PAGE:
The University of Sheffield
Department of Computer Science

Intranet > Staff > Teaching > Module Boxes

What is a Module Box? What to put in your electronic Module Box:

A Module Box is a repository where lecturers leave copies of every piece of material that forms part of the module they teach. Module Boxes are made available for external examiners to view, for BCS accreditation visits and are essential for business continuity should an emergency situation arise (e.g. if you are asked to teach a new module at short notice).

Material held in Blackboard does not need to be stored in a module box, since it is aarchived centrally in Blackboard.

From June 2021, files held in \\deptstore.dcs.shef.ac.uk\modulebox\ will be moved to the X Drive and held as an archive.

Module boxes will continue to be managed in the shared Google Drive called "COM Module Boxes" (in use since 2018/19). From June 2021, staff will no longer be able to save module box files in the directory on deptstore.

Any material used on the course (that isn't already available on Blackboard), e.g:

  • lecture slides,
  • additional paper handouts,
  • assignments you give out,
  • lecturer's module web pages,
  • ancillary materials,
  • reading lists...;

The departmental module description web-page and examination papers are archived separately and Blackboard is archived by the University.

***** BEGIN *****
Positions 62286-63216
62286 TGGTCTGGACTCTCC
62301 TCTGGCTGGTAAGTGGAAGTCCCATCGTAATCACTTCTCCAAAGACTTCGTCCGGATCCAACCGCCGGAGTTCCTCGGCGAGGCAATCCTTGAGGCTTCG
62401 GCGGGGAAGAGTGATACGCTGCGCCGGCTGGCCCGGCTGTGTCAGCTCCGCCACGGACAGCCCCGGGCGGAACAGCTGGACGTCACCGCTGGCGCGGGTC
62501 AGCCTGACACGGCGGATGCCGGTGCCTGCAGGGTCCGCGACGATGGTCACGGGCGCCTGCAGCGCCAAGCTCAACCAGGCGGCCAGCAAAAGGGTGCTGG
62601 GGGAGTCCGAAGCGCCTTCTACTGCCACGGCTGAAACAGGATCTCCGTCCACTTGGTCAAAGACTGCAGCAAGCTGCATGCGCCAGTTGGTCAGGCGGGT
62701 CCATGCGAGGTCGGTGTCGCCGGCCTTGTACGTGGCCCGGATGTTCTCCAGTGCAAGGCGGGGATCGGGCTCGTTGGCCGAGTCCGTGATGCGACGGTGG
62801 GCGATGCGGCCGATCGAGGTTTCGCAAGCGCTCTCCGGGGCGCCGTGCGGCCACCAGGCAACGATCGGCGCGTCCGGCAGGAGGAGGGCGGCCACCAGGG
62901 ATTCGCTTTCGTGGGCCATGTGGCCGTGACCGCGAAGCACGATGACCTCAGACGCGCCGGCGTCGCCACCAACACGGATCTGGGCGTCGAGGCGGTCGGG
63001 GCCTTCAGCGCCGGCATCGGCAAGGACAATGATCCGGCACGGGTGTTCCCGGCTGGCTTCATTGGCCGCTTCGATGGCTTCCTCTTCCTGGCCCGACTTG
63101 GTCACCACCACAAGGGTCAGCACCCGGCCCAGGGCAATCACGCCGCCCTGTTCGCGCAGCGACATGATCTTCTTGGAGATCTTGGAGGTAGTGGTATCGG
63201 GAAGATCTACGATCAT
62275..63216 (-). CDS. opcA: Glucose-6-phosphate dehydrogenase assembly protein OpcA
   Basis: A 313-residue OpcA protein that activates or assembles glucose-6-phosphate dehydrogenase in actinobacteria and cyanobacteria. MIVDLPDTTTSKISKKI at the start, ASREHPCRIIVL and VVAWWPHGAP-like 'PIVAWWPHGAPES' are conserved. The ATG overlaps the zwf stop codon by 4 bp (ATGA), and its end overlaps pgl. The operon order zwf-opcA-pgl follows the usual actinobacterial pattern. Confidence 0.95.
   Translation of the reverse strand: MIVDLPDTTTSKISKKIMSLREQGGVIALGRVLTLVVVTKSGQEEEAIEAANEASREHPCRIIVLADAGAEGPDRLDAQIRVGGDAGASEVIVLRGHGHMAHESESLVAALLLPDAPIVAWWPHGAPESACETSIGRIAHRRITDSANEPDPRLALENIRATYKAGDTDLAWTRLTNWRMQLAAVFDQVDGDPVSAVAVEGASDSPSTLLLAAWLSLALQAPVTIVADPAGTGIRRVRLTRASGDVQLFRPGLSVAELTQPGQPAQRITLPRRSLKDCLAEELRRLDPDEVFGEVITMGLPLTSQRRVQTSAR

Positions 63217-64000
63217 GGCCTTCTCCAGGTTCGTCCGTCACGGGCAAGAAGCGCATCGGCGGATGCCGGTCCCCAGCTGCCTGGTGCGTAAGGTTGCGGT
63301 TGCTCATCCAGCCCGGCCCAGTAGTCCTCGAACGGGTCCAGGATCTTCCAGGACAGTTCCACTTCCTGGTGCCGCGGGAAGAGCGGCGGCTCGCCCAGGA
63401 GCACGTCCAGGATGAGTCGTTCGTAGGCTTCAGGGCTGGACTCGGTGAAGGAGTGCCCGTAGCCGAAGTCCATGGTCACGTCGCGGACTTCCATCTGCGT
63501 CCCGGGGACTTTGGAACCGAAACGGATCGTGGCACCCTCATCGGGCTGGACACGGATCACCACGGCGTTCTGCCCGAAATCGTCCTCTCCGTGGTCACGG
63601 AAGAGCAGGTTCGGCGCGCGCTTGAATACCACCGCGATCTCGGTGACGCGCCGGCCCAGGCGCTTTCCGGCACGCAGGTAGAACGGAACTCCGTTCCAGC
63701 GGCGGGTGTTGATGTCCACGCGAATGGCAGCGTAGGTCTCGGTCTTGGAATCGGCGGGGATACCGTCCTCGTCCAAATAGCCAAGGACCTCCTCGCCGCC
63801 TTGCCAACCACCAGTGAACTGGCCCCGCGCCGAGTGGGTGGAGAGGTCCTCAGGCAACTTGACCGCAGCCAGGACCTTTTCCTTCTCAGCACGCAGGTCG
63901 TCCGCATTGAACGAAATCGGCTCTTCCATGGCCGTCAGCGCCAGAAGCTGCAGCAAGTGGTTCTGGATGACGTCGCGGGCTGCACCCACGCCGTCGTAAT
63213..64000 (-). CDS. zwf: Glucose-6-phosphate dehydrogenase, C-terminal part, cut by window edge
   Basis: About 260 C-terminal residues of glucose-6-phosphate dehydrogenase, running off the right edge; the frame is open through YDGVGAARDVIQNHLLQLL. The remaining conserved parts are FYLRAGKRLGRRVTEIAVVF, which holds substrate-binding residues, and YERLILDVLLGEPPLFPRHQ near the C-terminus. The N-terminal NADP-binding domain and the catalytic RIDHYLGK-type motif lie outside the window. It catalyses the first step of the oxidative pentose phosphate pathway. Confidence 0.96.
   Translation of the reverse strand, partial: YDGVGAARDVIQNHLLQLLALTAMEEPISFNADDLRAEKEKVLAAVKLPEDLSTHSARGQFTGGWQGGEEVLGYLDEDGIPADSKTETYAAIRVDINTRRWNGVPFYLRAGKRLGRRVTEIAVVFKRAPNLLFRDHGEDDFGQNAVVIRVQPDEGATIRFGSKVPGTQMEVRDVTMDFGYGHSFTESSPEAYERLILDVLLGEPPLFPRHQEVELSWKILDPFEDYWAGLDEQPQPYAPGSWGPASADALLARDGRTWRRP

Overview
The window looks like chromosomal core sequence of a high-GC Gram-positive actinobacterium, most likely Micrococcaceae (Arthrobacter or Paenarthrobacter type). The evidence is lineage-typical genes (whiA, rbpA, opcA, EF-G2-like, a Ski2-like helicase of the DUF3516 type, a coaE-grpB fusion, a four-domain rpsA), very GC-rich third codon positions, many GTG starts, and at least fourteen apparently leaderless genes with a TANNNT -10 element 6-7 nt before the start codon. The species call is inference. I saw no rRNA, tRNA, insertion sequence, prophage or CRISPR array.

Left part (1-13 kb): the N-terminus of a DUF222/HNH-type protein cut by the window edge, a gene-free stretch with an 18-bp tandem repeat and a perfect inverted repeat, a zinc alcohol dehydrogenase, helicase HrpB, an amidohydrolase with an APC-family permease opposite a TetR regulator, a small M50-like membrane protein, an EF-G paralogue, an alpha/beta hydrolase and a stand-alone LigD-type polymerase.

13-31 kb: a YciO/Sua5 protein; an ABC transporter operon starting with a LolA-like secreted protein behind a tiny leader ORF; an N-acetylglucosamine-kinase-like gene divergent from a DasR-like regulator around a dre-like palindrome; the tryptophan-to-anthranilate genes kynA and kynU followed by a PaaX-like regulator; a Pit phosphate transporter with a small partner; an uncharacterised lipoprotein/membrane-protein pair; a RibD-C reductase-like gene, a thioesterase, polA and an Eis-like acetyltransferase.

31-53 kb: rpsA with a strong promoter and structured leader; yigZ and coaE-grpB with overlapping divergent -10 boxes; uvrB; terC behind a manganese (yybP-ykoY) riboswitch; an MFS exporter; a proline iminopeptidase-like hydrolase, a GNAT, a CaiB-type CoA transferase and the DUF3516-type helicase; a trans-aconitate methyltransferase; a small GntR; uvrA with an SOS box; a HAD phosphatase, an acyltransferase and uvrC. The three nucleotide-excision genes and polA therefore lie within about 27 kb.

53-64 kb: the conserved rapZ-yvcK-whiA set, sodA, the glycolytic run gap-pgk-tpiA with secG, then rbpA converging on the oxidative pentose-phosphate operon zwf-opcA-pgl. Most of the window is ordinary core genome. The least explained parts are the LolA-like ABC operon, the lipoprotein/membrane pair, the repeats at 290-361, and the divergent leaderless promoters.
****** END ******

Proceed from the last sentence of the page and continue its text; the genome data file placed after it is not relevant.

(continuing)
Examination papers and specimen solutions are stored via a secure mechanism by the Admin Team.   You should NOT keep electronic versions of examinations and solutions on DCS fileservers as students have been known to crack staff logins.

Exam papers/solutions should NOT be added to the Module Box. 

Similarily, student work/submissions should NOT be saved in the Module Box but rather stored in Blackboard (or a similar repository).  

How to organise your electronic Module Box: When to put files in your electronic Module Box:

The standard structure of the Module Boxes is to have a folder for each academic year and for modules to be divided into one of three folders, "Autumn", "Spring" and "Academic Year" depending upon when the module runs.  There are then subfolders for "Coursework" and "Materials" within each module folder. 

Beyond that you can organise the internal structure of your box in any sensible fashion which allows the content of your course changes to be tracked over time. If you are teaching the course for the first time, it is a good idea to include your initials in the name of the sub-directory e.g. "COM1001 - KEB" so that it is easy to see when a change of lecturer has taken place.

Within the "Coursework" subdirectory, please include any assignment briefs/marking scheme/s, so that the external examiner can easily find them. These will not be sent to the external examiners. Instead, they are given access to view them via the module box. It is therefore essential that they can be found quickly and easily to somebody viewing the file structure for the first time.

Module Boxes must be kept up to date retrospectively, i.e. the latest contents of the box should be the version of the course you have just taught or are currently teaching.

A call will be issued towards the end of each semester to remind lecturers to populate their module boxes with all the material used in the module that has just been taught.